8 thoughts on “C18 – Tukeler

    1. Yes, technically any method could be used to induce DNA damage, like another compound or even UV light. To my knowledge, the reason we went with HU was because it is easy to obtain and effective.

    1. I wouldn’t say it’s the most important, but it is generally the most well-known when it comes to cancer research as it has been studied a lot in the past. RAD51 is involved in DNA damage repair, which is why it is a tumor suppressor gene and loss of heterozygosity would result in cancer.

    1. RFC1 does have homologs in other organisms, including humans. The replication factor C subunit 1 isoform 2 (homo sapiens) has a 38% similarity to the subunit in Tetrahymena Thermophila, which is why we named it RFC-1. R: replication, FC: factor C, and 1: subunit 1. But other homologs that are less significant in other organisms exist as well. The whole gene belongs to the bacteria though and I don’t believe there is a 100% match in any other organism which is usually the case with genes anyway.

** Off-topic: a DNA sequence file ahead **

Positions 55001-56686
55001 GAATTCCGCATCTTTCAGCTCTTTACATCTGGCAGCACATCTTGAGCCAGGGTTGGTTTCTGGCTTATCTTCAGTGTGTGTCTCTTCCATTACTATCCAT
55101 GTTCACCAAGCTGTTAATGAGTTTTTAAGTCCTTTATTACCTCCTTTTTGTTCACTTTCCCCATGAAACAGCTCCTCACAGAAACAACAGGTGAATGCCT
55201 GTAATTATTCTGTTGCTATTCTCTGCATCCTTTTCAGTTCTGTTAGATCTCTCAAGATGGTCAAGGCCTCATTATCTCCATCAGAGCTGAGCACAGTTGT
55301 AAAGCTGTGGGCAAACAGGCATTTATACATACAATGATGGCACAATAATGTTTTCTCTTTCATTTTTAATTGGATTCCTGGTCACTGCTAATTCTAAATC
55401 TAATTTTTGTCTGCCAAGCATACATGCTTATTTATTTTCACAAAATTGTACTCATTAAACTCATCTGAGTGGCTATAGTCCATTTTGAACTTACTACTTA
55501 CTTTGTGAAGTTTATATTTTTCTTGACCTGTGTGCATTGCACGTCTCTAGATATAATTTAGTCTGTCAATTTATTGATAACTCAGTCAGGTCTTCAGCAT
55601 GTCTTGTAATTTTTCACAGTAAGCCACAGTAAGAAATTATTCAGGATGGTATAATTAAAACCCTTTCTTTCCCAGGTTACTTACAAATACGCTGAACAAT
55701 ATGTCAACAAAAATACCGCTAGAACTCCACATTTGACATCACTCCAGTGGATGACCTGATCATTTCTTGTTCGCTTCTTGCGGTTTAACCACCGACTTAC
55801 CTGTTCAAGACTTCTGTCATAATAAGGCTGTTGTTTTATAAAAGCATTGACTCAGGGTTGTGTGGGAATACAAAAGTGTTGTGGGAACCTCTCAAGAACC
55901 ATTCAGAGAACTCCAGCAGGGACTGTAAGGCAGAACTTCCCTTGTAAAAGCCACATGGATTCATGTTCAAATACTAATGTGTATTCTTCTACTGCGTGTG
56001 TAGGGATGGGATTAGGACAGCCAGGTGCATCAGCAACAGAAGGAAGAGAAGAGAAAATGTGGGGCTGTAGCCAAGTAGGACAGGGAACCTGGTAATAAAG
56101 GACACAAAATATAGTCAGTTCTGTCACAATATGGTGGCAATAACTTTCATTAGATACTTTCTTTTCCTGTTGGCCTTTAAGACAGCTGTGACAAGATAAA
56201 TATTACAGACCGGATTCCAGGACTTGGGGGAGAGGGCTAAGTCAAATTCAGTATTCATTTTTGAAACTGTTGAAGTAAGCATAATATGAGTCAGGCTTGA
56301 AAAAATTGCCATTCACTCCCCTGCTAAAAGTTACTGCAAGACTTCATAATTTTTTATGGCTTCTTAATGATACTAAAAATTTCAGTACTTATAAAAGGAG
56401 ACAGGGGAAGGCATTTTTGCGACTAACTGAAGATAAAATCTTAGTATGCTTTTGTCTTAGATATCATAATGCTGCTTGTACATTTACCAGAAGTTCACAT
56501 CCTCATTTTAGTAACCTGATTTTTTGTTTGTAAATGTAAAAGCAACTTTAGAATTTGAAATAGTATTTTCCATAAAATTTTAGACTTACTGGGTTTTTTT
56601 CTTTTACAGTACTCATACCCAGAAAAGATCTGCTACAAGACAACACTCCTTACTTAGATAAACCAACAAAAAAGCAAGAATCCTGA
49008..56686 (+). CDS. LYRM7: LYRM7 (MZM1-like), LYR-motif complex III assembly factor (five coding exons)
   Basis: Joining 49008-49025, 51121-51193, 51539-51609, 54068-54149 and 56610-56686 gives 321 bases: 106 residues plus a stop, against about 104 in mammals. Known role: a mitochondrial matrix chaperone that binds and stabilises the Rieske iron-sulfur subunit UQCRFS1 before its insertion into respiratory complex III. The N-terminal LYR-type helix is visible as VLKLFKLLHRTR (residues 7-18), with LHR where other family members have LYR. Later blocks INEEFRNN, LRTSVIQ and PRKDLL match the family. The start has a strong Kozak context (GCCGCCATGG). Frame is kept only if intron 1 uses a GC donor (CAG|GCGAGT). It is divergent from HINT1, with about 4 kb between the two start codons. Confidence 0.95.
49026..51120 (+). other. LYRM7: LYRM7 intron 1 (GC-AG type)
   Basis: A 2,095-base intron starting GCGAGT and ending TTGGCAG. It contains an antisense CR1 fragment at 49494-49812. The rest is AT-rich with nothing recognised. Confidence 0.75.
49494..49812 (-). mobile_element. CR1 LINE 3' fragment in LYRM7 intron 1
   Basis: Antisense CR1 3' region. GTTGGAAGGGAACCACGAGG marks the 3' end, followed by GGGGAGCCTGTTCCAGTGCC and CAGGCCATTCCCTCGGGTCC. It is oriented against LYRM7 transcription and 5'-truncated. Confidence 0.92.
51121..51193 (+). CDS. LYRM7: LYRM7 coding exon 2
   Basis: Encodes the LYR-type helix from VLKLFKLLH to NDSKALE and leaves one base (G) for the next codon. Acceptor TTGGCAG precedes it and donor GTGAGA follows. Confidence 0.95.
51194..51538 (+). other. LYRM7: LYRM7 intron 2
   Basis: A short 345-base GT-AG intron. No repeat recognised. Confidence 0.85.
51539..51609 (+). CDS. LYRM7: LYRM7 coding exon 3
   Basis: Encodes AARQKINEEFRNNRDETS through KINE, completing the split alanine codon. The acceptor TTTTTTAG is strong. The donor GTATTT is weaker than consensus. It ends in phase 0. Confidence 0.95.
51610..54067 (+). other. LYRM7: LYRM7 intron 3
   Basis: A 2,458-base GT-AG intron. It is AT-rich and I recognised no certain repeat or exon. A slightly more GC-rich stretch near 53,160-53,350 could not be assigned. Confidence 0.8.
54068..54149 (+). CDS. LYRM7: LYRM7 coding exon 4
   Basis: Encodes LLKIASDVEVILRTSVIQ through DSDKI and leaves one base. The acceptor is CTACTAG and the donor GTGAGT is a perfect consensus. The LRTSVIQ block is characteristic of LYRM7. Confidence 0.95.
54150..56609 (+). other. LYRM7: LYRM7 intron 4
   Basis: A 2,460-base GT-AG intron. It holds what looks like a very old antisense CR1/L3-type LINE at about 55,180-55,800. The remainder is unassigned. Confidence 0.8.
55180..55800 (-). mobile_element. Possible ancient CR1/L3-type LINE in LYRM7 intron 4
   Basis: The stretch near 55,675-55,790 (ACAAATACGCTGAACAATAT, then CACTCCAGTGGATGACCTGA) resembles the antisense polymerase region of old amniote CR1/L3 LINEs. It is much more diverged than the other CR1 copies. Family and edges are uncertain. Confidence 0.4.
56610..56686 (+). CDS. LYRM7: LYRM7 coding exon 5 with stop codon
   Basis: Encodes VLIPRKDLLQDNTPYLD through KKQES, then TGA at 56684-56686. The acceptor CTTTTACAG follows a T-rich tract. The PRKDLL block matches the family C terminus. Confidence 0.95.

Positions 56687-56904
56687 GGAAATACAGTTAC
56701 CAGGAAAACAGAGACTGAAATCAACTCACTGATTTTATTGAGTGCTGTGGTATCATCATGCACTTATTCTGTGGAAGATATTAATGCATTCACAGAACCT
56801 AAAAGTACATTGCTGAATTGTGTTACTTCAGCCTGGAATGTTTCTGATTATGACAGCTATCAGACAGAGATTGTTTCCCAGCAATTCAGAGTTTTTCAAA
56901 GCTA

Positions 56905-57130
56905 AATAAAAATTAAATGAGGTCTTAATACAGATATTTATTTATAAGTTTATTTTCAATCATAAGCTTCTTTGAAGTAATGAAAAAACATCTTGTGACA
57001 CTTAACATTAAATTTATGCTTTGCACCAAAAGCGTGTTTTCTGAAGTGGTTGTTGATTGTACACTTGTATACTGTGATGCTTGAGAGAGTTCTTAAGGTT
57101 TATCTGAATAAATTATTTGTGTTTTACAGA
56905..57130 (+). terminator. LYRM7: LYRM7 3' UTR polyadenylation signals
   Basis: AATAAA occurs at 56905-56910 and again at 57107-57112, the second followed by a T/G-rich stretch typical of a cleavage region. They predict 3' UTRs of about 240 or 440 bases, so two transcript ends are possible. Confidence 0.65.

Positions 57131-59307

1. I think that our research laid the grounds for future research to be done regarding RFC-1’s role in DNA damage repair. Our last gel which included the DNA damaged RFC-1 and UT RFC-1 had a couple errors in loading/running the PCR which is I think why we didn’t get our expected results. So, the experiment can be repeated in the future to further explore if RFC-1 is truly not involved in DNA damage repair. Also, other DNA damage inducing agents can be used to see if different results are obtained.

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